Nicaragua: Children compelled to bear children
A report released today by Amnesty International calling for an end to a ban on abortions in Nicaragua has shocking statistics about the rising death rate among pregnant women in the Central American country. So far this year, 33 girls and women have died in pregnancy, compared to the same period last year and Amnesty blames changes to the Penal Code that expands restrictions on the medical profession. Under stricter provisions, doctors face prison terms for treating a pregnant woman with malaria, cancer, HIV/AIDS or a cardiac condition if the treatment is contraindicated in pregnancy. Girls and women have been thrown in jail for having miscarriages. Victims of rape and incest are forced to carry the fetus to term, and physicians who are caught peforming abortions are imprisoned. Only 3 percent of the world's countries have a total ban on abortion, according to the rights organization.
After returning from a fact-finding mission to Nicaragua, Kate Gilmore from Amnesty International termed the situation a "human rights scandal that ridicules medical science," at a press conference in Mexico City. She said one Nicaraguan doctor told the Amnesty group she dreads cases of anencephalic pregnancy, in which the fetus cannot survive, because the patient must nevertheless continue with the pregnancy. Gilmore said:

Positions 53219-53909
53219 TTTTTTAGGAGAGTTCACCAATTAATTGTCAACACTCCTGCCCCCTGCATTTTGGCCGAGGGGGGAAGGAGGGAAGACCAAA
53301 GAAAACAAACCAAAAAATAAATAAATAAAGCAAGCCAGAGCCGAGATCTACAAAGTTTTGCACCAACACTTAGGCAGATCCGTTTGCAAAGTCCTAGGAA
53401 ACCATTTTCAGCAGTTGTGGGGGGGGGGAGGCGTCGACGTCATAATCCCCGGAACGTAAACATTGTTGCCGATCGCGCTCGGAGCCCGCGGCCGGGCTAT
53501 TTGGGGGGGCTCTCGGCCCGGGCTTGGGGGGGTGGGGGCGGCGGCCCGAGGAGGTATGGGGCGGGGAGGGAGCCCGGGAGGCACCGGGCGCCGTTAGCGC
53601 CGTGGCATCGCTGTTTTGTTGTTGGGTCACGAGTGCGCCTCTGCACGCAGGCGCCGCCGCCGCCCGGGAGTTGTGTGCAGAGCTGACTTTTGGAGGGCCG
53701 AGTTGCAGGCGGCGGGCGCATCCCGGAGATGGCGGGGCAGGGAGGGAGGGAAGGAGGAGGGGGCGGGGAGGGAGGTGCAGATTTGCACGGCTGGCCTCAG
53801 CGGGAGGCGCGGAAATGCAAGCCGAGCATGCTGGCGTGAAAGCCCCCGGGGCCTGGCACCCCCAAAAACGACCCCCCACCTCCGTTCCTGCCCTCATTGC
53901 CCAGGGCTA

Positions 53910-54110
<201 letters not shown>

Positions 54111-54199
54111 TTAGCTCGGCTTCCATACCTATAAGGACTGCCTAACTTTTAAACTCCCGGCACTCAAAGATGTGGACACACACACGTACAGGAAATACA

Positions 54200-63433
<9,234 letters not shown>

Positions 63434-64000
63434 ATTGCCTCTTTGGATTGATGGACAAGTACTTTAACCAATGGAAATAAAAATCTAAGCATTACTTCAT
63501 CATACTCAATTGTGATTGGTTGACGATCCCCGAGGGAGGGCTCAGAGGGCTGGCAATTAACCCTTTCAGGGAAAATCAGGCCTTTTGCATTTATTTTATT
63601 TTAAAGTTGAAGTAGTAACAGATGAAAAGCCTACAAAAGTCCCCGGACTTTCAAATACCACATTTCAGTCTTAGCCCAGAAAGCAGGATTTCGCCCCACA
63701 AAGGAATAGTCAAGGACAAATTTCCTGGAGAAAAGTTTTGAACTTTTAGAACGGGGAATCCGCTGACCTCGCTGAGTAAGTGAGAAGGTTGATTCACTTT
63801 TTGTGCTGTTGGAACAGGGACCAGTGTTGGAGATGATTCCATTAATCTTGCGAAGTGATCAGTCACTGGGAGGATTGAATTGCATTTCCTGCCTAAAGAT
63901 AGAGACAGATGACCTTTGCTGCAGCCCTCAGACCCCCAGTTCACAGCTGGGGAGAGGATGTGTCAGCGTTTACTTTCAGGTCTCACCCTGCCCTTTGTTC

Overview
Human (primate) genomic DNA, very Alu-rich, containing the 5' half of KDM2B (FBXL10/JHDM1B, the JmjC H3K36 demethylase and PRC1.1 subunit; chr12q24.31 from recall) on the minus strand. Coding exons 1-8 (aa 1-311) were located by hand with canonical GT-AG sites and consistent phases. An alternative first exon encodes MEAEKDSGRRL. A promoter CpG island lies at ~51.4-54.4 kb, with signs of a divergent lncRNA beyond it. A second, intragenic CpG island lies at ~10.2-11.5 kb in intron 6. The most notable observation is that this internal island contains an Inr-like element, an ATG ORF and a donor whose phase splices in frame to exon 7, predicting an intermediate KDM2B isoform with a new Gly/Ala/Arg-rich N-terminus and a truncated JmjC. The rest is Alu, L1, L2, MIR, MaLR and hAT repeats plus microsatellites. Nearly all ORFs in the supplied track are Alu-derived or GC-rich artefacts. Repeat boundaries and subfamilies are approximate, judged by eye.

"There’s only one way to describe what we have seen in Nicaragua: sheer horror. . . Children are being compelled to bear children. Pregnant women are being denied essential including life-saving medical care."
Nicaraguan president Daniel Ortega refused to support a campaign from rights groups in Nicaragua - including girls and women who spoke up - to get the draconian legislation off the books. During that country's civil war of the 1980s, women filled the ranks of Ortega's Sandanista army, fighting and dying alongside the men. It seems in Nicaragua women's lives matter only on the battlefield.